Juan [00:06:57] Yeah. Yeah, pretty much. It's something like that. So basically if it's a war and you need a tank then it's basically the simplest tank ever, but it does its best.

Joe [00:07:07] So I guess the next question is, once you do have it implemented because we should dive into that also, how does it help your organization with automation testing? So you created it and now it's in your organization. How is it helping you and your team?

Juan [00:07:19] Yeah, basically the thing is that in my company we have basically two systems that we maintain mostly but you are dealing with different architectures. One is monolithic and the other is based on microservices. SO it happens that Delta is helping us with all these releases. For instance, for the monolithic system, we are basically releasing this big piece of all the components in one place and we always run all the tests, you know, basically the integration, end to end, and everything. So basically the cool thing with Delta test is that when we have a release and something fails and we need to check it to give Delta the right that is okay to release or not. It's just basically making one-click going to Delta and then checking all the history of the test, tell you exactly fail, also it's cool to see the integration of the end to end test. And recently we have a new feature that we call smart links. And these basically are links where you can pass data from the test. So one thing we did with this feature is to create a link to Kibana where we have all the locks about the system. And it's cool because basically when you click on this Kibana button you are sent to Kibana and we filter on the timestamp where the test was running, an end-to-end test. So then we can check the locks there as well. So it's pretty amazing because basically if something fails we have access to the locks too, well, screenshots of everything. So figuring out what was broken is faster than before. (Unintelligible).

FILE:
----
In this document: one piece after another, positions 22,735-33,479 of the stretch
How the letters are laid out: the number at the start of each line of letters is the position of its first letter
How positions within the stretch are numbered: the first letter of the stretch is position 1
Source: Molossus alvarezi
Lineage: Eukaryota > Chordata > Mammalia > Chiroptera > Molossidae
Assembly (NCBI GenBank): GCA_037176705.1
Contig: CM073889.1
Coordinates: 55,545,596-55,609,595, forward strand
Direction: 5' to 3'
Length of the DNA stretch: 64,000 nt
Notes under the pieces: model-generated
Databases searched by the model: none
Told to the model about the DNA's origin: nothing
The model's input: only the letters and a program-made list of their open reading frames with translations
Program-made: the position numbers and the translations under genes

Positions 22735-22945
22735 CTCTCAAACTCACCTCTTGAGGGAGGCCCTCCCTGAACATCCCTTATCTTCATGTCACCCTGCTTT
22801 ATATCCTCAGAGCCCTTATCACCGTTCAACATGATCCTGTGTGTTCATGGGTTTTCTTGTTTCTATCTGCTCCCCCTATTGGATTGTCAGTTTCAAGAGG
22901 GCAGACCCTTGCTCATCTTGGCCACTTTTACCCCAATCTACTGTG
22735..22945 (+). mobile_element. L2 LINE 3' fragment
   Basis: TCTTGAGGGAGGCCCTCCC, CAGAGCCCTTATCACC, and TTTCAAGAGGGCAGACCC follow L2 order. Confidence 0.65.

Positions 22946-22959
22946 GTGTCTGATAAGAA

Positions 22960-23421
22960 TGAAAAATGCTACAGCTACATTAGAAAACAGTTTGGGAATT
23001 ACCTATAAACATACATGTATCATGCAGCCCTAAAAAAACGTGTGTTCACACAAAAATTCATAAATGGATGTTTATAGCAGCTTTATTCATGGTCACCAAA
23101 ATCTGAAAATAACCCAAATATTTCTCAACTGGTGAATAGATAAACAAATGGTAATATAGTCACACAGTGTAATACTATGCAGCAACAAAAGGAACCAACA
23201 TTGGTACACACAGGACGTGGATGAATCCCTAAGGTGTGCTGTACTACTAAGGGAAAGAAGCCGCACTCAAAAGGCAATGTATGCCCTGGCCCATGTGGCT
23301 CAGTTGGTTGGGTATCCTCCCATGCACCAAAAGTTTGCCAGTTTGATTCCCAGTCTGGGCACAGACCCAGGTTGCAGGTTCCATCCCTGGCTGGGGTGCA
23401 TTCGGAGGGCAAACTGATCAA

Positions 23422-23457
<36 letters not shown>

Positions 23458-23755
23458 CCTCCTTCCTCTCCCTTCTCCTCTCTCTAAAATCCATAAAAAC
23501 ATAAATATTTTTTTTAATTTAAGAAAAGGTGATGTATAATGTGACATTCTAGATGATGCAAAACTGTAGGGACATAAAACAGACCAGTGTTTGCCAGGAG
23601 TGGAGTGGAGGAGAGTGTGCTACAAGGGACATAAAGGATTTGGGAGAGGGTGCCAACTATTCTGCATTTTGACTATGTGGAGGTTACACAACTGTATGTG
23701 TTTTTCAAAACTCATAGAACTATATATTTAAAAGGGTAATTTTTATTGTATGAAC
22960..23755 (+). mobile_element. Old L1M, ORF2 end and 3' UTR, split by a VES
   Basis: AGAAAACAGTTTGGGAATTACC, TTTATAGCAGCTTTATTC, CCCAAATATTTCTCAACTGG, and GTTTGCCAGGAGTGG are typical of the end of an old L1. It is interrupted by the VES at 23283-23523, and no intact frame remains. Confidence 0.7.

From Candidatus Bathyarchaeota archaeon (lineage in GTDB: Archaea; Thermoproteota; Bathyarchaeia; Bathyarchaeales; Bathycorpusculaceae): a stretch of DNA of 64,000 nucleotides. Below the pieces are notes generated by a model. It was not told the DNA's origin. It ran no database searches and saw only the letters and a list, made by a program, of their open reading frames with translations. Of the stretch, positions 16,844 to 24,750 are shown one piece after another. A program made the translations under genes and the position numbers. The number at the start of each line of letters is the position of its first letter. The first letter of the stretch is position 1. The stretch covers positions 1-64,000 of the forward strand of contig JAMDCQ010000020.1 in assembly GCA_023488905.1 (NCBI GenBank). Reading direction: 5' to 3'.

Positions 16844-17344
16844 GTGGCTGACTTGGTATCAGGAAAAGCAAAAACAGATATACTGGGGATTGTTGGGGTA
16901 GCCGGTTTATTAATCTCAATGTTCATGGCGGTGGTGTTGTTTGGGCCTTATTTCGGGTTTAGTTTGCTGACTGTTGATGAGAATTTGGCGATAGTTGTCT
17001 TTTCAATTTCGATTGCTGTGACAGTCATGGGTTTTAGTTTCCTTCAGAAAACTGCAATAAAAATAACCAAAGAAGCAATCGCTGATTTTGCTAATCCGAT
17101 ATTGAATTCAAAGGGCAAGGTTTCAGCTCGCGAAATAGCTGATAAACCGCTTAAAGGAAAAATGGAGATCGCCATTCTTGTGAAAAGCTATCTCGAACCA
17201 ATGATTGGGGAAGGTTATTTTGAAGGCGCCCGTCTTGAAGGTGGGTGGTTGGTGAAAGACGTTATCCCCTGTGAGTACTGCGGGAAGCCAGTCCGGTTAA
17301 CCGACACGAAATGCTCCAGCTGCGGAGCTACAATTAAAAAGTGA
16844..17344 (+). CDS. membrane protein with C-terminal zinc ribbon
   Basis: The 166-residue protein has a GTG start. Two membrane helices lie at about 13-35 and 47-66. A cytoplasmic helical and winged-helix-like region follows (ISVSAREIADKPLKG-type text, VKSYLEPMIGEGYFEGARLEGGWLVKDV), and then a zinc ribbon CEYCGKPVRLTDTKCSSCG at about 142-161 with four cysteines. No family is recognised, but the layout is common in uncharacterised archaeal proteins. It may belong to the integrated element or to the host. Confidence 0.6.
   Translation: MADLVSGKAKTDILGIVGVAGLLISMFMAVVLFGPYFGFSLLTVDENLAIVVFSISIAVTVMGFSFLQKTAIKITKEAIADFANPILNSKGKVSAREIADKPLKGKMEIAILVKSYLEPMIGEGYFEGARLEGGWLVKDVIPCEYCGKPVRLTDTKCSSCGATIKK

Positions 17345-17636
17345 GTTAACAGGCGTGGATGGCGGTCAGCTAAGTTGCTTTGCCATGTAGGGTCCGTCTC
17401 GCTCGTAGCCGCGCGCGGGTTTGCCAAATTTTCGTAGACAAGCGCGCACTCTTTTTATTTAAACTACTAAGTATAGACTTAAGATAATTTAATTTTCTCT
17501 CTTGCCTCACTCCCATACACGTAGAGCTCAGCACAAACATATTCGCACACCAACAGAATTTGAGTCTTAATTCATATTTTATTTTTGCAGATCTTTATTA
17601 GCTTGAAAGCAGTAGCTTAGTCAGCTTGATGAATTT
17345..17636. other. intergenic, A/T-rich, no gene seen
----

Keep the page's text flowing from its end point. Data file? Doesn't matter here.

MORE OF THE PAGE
Joe [00:08:49] Now that is awesome because a lot of times you're like, “Okay it broke. Now I need to go into this other system. I need to find it.” So because it's timestamped you just click on the link. It takes you directly there. That's pretty awesome. What other information can you pass with a smart link? Can you do something like performance, like high level, how long it took the test to pass? Things like that.

Juan [00:09:07] Things like that. And also on the client. For instance, we have a client for WebdriverIO, and for that client, we are… where you see an integration visual relation test with another tool called Spectre, which is very worthwhile. So I'm also the one trainer for the visual relation plugin for WebdriverIO, that one for Spectre.  So basically what I did is to create a link that is sent back to Delta with the URL for Spectre. And basically, that is not a command.  It's a command on the client or WebdriverIO where you can send any data back to Delta and then use this data into the smart link. So in my case, what I did was to send the URL for Spectre where the screenshots of the test run are stored and then I just click the button using this data. You also have the button to go to the locks on Kibana and then you have this button to go to Spectre, this visual relation tool. So you also can check the screenshots for the visual relation test.

Joe [00:10:04] That's nice. So it sounds like it works with WebdriverIO. What else does it work with then? Say I'm using another tool can I implement it easily using another tool like Serenity or TestProject or something like that?